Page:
• Baby Rattlesnake

    Willful Baby Rattlesnake throws tantrums to get his rattle before he's ready, but he misuses it and learns a lesson. Adapted from the work of Te Ata, a Chickasaw storyteller now in her 90s, the story is fast moving, dramatic, and economically told.

  • The Boy Who Lived with the Seals

    In a traditional story from the Chinook people of the Northwest, a young boy disappears and is found years later, swimming with the seals. A lost boy who has grown up in the sea with seals returns to his tribe but is strangely changed.

  • Brother Wolf: A Seneca Tale

    When Wolf, who is a friend to everyone, falls victim to Raccoon's teasing, he calls on the birds--Woodpecker, Blue Jay, Cardinal, Oriole, Hummingbird, Goldfinch, Owl, and Duck--for aid.

  • Coyote Speaks: Wonders of the Native American World

    A one-of-a-kind compilation of beliefs, stories, and cultural artifacts from Native American tribes. Coyote Speaks explains how to look at and appreciate Native American culture. For thousands of years, tribal ways and wisdom have been passed down in story, song, dance, and art from elder to child, from tribe to tribe, and from Native peoples to the world at large. This book gathers many of these beliefs and traditions, enabling the outsider to appreciate the vast and diverse world of the First People.

  • The Magic of Spider Woman

    Retells the Navajo tale of how a stubborn girl learns from the Spider Woman how to keep life in balance by respecting its boundaries.

  • Rainbow Crow: A Lenape Tale

    When the weather changes and the ever-falling snow threatens to engulf all the animals, it is Crow who flies up to receive the gift of fire from the Great Sky Spirit.

  • The Rough-Face Girl

    In this Algonquin Indian version of the Cinderella story, the Rough-Face Girl and her two beautiful but heartless sisters compete for the affections of the Invisible Being.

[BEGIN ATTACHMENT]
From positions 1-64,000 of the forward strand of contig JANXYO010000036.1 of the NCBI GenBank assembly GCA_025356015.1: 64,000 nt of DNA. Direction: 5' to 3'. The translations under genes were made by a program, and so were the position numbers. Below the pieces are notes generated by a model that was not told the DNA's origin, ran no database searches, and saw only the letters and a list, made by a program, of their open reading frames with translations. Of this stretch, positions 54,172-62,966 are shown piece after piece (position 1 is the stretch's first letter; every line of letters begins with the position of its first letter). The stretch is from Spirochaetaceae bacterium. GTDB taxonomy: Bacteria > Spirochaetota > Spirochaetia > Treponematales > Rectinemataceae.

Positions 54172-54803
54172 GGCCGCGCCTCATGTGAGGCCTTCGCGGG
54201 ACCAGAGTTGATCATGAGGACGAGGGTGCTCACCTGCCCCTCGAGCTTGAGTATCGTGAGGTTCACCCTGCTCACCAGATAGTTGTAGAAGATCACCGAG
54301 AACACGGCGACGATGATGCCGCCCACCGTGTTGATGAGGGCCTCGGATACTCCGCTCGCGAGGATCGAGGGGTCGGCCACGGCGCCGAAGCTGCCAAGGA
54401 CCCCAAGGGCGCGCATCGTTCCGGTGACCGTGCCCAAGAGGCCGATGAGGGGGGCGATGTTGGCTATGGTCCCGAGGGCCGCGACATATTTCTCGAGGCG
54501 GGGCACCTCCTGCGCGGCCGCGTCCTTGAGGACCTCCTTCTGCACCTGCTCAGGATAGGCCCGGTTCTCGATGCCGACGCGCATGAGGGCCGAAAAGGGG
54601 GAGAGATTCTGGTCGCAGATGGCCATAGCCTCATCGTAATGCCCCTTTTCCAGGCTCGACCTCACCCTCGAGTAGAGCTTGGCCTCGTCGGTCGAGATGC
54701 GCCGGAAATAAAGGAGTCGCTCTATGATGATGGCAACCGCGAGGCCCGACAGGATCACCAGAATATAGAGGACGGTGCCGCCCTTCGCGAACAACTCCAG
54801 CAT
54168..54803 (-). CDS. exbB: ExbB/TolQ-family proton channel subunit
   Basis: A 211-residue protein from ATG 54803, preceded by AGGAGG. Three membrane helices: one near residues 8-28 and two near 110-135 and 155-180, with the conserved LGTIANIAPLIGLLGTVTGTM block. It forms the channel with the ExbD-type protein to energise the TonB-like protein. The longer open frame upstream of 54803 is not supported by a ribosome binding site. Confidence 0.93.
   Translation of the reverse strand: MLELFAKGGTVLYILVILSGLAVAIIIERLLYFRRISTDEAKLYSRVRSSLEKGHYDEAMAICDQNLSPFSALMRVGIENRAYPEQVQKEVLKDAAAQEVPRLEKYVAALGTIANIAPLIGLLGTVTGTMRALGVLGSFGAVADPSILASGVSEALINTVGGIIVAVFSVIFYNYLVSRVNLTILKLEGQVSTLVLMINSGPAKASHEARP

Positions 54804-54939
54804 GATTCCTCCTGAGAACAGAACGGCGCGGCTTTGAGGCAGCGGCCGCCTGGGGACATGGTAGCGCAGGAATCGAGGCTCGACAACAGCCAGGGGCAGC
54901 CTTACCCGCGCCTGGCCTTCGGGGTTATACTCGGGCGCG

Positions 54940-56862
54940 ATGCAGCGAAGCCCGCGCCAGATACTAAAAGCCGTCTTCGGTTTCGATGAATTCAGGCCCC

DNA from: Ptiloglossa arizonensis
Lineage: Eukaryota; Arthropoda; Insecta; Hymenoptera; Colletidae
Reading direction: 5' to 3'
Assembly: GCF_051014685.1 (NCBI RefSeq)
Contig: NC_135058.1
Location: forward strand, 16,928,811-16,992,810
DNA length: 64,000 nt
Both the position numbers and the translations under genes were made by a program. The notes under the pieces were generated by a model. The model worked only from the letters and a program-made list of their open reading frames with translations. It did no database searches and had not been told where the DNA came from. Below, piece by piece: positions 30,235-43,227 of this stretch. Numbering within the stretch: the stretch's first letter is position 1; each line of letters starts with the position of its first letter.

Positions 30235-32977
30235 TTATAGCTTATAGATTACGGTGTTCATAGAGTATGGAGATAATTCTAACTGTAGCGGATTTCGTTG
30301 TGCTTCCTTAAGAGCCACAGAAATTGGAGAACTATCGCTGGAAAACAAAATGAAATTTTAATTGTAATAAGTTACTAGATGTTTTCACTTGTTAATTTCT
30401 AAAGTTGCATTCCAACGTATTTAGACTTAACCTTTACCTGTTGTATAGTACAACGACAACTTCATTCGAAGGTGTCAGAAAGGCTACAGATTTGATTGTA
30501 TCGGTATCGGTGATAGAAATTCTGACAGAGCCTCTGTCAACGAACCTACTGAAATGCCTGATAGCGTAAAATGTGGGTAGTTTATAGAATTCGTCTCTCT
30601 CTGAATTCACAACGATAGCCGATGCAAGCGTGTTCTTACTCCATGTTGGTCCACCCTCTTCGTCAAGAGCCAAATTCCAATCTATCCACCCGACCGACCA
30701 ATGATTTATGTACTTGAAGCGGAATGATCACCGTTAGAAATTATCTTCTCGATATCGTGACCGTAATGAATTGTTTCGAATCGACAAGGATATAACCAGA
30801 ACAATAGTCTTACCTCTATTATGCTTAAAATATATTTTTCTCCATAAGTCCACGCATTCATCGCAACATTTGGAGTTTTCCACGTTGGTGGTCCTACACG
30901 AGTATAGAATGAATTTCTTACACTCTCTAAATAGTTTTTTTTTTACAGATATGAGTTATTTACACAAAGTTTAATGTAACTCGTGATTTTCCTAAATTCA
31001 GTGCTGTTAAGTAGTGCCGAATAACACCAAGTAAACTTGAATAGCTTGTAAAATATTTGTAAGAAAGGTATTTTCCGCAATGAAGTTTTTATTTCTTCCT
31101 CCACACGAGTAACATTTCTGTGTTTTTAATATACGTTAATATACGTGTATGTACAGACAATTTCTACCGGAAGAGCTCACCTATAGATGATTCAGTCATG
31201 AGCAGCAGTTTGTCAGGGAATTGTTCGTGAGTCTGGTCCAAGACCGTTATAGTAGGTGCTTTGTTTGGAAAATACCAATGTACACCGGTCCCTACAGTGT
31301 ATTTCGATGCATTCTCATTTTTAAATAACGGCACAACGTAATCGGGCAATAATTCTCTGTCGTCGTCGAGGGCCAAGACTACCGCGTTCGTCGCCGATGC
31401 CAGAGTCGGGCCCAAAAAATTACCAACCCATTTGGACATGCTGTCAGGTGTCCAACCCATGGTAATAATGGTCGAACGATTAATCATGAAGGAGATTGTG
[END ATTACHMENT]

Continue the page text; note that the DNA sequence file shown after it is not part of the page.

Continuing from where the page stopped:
• Sootface: An Ojibwa Cinderella Story

    Although she is mocked and mistreated by her two older sisters, an Indian maiden wins a mighty invisible warrior for her husband with her kind and honest heart.

  • Star Maiden: An Ojibway Tale

    Tired of wandering in the sky, the star maiden searches for the perfect home on earth.

  • They Dance in the Sky

    A collection of legends about the stars from various North American Indian cultures, including explanations of the Milky Way and constellations such as the Big Dipper.

  • Thirteen Moons on Turtle's Back: A Native American Year of Moons

    In Native American legend, the thirteen scales on Old Turtle's back hold the key to the thirteen cycles of the moon and the changing seasons. These lyrical poems and striking paintings celebrate the wonder of the seasons, from the Northern Cheyenne's Moon of the Popping Trees to the Big Moon of the Abenaki. Celebrates the seasons of the year through poems from the legends of such Native American tribes as the Cherokee, Cree, and Sioux.